History of Painting

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Date Submitted: 10/13/2009 11:37 AM

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History painting

The painting of scenes with narrative content from classical history, Christian history, and mythology, as well as depicting the historical events of the near past. These include paintings with religious, mythological, historical, literary, or allegorical subjects--they embodied some interpretation of life or conveyed a moral or intellectual message. The historical events chosen would be iconographic, not only depicting important events, but ones of particular significance to the painter's society, as for instance, the signing of the declaration of independence in American history painting. The event, if suitable, does not need to have actually occurred, and artists have frequently taken great liberties with historical facts in order to portray the message desired.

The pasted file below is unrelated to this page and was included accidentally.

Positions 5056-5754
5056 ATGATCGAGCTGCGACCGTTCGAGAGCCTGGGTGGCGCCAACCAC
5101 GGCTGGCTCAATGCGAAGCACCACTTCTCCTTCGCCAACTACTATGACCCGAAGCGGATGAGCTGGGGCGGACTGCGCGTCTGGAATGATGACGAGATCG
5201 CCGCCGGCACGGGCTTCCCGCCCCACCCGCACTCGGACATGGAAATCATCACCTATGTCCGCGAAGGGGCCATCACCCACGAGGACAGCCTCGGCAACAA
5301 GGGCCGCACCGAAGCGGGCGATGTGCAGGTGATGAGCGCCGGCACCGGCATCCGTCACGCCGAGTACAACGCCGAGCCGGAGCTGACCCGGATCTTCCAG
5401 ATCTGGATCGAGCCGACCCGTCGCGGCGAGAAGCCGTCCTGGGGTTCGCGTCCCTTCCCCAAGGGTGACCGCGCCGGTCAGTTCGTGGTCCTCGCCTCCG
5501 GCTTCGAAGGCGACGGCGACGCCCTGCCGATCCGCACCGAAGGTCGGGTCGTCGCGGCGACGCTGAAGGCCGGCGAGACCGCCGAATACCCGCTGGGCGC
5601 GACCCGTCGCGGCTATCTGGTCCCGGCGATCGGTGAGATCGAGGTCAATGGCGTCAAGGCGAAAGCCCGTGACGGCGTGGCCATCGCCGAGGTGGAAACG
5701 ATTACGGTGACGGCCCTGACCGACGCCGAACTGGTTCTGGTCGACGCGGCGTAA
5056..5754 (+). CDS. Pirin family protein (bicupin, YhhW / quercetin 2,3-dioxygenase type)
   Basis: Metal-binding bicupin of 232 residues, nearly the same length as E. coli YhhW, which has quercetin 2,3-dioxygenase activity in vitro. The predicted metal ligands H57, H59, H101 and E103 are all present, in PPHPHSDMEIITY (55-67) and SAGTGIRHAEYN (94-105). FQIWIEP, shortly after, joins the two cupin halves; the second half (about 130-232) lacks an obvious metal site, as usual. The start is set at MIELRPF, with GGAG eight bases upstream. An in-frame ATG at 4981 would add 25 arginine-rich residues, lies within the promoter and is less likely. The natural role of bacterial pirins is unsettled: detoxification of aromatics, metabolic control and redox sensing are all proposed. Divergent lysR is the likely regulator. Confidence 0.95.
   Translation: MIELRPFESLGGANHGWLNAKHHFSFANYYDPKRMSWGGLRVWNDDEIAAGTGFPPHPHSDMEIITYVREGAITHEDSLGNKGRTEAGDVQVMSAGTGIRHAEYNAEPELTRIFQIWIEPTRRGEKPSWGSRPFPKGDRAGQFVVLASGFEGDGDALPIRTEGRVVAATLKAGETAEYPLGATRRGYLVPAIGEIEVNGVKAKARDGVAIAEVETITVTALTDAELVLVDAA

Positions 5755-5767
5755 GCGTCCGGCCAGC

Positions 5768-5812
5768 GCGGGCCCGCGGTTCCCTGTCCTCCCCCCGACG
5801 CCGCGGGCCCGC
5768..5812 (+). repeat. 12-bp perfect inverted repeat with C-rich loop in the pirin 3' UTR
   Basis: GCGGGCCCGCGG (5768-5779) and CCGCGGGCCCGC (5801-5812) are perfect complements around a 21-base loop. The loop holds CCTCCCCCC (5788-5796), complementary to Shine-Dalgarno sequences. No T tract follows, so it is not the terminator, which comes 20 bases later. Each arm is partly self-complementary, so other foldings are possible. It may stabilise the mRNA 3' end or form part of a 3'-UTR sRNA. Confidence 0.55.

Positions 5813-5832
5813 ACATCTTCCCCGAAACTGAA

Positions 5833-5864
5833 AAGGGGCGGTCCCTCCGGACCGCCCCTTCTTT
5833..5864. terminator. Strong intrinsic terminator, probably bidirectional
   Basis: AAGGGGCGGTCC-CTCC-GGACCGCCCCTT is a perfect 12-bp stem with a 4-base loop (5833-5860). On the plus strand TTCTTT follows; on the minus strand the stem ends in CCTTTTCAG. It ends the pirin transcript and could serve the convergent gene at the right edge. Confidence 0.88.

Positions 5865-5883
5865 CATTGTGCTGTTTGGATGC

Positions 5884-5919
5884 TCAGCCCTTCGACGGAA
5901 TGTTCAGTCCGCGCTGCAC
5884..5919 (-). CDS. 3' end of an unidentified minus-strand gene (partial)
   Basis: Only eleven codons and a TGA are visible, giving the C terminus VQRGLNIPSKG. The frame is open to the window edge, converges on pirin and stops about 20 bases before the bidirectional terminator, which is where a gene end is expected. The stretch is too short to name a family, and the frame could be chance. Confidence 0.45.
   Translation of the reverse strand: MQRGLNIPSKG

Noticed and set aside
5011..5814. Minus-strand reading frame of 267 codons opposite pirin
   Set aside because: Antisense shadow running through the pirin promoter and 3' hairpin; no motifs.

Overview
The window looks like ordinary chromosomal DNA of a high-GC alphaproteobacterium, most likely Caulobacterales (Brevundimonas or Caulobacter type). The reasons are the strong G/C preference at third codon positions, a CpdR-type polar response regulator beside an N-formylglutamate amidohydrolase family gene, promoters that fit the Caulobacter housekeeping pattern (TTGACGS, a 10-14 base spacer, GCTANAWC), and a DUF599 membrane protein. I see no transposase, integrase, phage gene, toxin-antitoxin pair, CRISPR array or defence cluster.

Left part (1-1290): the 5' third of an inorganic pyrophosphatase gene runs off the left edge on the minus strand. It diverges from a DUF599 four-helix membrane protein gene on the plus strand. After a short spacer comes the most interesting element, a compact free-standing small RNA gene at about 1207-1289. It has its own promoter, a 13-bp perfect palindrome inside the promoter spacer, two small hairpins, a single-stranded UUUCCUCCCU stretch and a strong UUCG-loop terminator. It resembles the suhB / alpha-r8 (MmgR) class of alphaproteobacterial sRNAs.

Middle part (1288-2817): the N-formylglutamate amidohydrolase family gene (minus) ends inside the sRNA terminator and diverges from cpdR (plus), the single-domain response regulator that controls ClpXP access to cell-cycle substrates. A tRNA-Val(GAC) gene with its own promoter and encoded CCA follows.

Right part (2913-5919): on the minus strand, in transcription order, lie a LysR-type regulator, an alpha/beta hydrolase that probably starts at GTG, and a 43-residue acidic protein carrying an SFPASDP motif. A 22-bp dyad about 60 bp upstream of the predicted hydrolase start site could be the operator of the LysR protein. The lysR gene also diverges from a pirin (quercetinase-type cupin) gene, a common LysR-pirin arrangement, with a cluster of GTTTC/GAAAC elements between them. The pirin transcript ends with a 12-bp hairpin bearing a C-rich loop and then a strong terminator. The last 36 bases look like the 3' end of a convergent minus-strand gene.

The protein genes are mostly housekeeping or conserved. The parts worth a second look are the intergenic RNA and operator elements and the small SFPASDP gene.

Benjamin West (1738(1738)–1820(1820))

"The Death of General Wolfe"

Oil on canvas


Karl Briullov (1830-33).

The Last Day of Pompeii


Jacques-Louis David

The Oath of the Horatii

Oil on canvas

History painters

A history painter is not only a painter of historical motifs but depicts, in a "grand" style, man in general, and particularly the great events of Greek and Roman fable and history, the capital subjects of scripture history, a scene from a great literary work, or a famous event in the life of a baroque potentate. The subject commonly ought to be either some eminent instance of heroic action or heroic suffering, with characters painted in classical poses.

History painting was the dominant form of academic painting (the painting that came from the various national academies) in the 19th century, in particular, but also in the post-revolutionary France as well. As such, history painting was a target for later movements. The Impressionists rejected all historical subjects and tableau. In other nations, such movements as the Pre-Raphaelite Brotherhood in England focused on subjects from national literature and myth, rather than...